Anzu wyliei – Probably Feathered and an Omnivore from the very end of the Cretaceous
With the publication of the scientific paper on the newest member of the very bird like Oviraptorosauria published this week in the on line journal PLoS One (Public Library of Science), team members at Everything Dinosaur attempt to put the discovery of the “chicken from Hell” into context. The dinosaur has been named Anzu wyliei and this genus has been erected based on the fossils of three individual dinosaurs discovered in Upper Cretaceous deposits of North and South Dakota (United States). The fossil sites are around fifty kilometres apart and they represent a dinosaur, whose presence in the Hell Creek Formation (Maastrichtian faunal stage) had long been suspected but these fossils provide definitive proof that such creatures roamed the western United States at the end of the Cretaceous.
Most discoveries of oviraptorosaurs have been made in Asia, most notably in China and Mongolia. Much of what has been inferred about A. wyliei has been based on comparisons with Asian Oviraptors, even though the remains of the three individuals when combined together represent about 80% of the total skeleton. For example, Anzu wyliei has been pictured as a feathered dinosaur, although no fossilised feathers have been associated with the Hell Creek Formation specimens. The covering of a shaggy coat of feathers is inferred, as a result of Asian specimens preserved in finer grained matrices which have permitted feather preservation. The discovery of skull material, including a hyper extended premaxilla indicates that this dinosaur had a large rounded crest on the top of its skull. This feature is common to a number of Oviraptor genera.
An Illustration of Anzu wyliei
Picture credit: PLoS One/Everything Dinosaur
The picture above gives an overall impression of what this new dinosaur species looked like. The post cranial bones coloured grey represent fossil specimens. The skull material indicated represents the extent of the fossil material found to date. The Oviraptorosauria can be split into a number of families, one such family is the Caenagnathidae (the name means “recent jaws” – as the group were originally thought to be a Cretaceous clade of birds). The jaws are very bird-like and these dinosaurs had no teeth. Intriguingly, compared to other North American members of the Caenagnathidae such as Chirostenotes spp. known from older rocks found in Alberta, Canada (Campanian faunal stage), Anzu wyliei was a real bruiser! Body mass estimates based on femur (thigh bone) measurements suggest that this dinosaur weighed between 200 and 300 kilogrammes and that it probably stood around 1.5 metres high at the shoulder and had an overall length approaching 3.5 metres. Some of the Canadian caenagnathines were probably only around 20 kilogrammes in weight when fully grown.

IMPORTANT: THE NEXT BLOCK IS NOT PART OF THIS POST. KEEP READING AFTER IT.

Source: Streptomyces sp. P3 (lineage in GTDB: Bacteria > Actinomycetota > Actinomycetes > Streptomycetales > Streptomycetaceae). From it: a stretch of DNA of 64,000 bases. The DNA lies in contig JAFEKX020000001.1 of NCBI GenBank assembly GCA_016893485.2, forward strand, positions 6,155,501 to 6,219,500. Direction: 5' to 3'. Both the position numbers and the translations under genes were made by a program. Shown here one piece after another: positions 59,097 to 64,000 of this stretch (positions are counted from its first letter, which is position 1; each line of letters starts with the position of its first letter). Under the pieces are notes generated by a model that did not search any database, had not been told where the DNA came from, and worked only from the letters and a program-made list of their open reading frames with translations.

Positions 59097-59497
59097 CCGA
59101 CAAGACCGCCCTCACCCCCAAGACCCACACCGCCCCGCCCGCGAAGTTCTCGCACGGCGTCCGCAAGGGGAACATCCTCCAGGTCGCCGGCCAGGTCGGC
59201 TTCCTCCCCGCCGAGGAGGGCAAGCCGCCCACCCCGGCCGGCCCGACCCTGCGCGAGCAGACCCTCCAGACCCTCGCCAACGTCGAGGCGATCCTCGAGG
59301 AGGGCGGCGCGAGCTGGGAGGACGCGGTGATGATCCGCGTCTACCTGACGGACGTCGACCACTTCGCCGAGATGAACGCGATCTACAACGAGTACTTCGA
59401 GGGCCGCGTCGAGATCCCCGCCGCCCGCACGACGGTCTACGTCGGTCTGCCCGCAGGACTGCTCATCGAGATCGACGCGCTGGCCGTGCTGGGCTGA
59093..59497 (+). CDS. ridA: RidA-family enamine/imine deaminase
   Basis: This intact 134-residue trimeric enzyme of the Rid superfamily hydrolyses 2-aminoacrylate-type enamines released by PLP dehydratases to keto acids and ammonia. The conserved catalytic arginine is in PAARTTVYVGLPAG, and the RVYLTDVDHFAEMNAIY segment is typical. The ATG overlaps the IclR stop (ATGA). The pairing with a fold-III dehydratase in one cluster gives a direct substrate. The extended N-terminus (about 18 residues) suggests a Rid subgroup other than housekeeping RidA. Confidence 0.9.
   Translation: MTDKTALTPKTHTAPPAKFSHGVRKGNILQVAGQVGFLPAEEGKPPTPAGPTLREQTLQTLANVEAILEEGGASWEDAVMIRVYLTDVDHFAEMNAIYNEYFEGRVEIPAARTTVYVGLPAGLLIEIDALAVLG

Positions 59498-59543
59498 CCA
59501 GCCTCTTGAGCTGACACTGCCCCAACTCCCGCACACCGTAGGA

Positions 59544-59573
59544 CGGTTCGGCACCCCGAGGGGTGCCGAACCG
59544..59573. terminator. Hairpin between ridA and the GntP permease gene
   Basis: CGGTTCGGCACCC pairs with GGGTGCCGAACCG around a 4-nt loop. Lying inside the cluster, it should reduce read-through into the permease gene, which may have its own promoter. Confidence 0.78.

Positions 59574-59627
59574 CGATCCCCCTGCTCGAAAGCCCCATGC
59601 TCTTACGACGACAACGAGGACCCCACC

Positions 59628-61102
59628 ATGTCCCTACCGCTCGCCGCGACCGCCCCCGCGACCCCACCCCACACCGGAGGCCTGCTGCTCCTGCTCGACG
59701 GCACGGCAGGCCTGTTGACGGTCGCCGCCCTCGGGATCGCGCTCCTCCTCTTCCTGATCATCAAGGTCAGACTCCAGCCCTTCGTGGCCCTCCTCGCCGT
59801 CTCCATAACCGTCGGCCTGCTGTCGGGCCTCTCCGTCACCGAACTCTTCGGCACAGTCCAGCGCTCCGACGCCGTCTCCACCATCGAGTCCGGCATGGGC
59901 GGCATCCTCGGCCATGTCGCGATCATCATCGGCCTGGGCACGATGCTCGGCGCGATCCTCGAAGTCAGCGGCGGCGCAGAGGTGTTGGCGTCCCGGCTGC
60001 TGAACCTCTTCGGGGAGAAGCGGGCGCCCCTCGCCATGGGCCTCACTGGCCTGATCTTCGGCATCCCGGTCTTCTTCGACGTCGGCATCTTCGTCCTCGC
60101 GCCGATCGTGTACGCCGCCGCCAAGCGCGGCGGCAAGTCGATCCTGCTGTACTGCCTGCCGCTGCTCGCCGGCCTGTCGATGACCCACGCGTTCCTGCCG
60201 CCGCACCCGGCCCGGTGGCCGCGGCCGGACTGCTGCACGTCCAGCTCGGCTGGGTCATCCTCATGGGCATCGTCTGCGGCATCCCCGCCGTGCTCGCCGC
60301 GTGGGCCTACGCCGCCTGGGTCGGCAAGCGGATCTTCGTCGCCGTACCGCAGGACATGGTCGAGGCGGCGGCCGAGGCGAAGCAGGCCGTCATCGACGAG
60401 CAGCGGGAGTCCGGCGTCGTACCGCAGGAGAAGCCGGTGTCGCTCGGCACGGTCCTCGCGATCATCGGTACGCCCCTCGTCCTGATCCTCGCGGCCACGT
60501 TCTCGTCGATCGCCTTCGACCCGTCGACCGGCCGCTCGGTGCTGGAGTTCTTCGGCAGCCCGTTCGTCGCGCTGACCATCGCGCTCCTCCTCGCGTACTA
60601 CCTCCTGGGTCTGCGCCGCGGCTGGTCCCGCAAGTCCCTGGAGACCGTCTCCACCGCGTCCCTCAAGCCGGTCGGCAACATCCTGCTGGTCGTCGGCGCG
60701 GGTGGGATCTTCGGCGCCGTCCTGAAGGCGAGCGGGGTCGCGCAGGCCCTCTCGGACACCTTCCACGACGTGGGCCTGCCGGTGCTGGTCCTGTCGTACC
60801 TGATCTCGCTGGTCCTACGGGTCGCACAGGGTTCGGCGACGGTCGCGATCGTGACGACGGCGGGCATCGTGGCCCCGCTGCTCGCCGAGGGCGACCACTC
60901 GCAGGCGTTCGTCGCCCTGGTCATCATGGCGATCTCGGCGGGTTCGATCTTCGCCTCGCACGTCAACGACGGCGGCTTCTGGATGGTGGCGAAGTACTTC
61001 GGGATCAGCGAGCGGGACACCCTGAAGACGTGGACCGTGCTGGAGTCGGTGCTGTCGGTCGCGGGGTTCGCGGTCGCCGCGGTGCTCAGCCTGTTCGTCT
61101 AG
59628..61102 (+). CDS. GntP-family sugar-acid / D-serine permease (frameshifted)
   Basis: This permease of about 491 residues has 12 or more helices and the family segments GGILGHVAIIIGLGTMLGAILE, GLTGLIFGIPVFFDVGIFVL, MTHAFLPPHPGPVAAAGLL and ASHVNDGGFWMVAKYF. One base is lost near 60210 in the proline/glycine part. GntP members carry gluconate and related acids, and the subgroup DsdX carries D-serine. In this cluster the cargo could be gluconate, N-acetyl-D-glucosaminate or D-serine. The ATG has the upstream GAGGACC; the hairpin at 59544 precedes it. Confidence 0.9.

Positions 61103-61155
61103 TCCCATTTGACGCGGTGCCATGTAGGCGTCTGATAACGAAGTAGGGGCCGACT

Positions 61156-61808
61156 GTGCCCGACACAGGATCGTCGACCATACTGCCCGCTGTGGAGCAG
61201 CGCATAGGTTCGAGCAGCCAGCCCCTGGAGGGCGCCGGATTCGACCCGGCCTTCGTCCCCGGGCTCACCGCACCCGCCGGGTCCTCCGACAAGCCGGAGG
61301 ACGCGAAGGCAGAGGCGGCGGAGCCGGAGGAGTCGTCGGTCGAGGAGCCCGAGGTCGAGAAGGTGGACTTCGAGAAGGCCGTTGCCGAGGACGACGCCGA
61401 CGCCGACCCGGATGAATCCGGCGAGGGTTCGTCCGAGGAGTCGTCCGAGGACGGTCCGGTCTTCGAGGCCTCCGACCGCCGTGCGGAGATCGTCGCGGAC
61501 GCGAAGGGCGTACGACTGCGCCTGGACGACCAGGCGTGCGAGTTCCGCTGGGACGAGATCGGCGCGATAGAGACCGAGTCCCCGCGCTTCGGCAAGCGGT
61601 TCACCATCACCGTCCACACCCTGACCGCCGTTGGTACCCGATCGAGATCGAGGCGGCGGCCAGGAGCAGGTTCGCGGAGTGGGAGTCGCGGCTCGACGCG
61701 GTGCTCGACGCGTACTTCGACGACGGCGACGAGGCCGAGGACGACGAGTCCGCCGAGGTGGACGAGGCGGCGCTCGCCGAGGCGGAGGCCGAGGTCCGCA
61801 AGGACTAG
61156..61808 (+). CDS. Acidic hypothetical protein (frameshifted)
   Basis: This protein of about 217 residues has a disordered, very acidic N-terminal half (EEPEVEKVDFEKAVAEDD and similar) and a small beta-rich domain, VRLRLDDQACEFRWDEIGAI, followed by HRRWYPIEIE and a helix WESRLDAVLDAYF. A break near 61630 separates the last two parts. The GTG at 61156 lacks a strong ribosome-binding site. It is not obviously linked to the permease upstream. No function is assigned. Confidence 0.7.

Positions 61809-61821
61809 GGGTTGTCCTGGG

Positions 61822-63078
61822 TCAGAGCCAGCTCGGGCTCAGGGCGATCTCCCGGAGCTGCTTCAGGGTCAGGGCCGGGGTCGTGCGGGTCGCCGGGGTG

The Reconstructed Skull of Anzu wyliei
Picture credit: Donald E. Hurlbert (Smithsonian Institute)
The American scientists from Utah University, the Smithsonian Institute and the Carnegie Museum of Natural History re-examined the fossil material that had been collected a few years earlier. Their research helps palaeontologists to piece together a little more about the other types of dinosaur that shared the same environment with more famous dinosaurs like Triceratops and Tyrannosaurus rex.
Phylogenetic analysis suggests that this new species of dinosaur was most closely related to Caenagnathus collinsi (known from Campanian-aged strata from Alberta, Canada). The fossils have also suggested that A. wyliei and other caenagnathines may have preferred open expanses such as floodplains, as to what they might have been eating way back at the end of the Cretaceous, these animals were probably generalist omnivores. It is likely that the bulky Anzu wyliei fed on small mammals, insects, lizards, baby dinosaurs and plants. It may even have specialised in eating the eggs of other dinosaurs. Scientists have nick-named this dinosaur the “chicken from Hell” a reference to the Hell Creek Formation where the fossils were found.
An Illustration of a Typical Oviraptor
Picture credit: Everything Dinosaur
A spokes person from Everything Dinosaur commented:
“This research is extremely important as it helps to fill in the gaps in terms of the smaller, theropods that lived at the very end of the Cretaceous. These fossils represent some of the youngest Oviraptor fossils discovered to date.”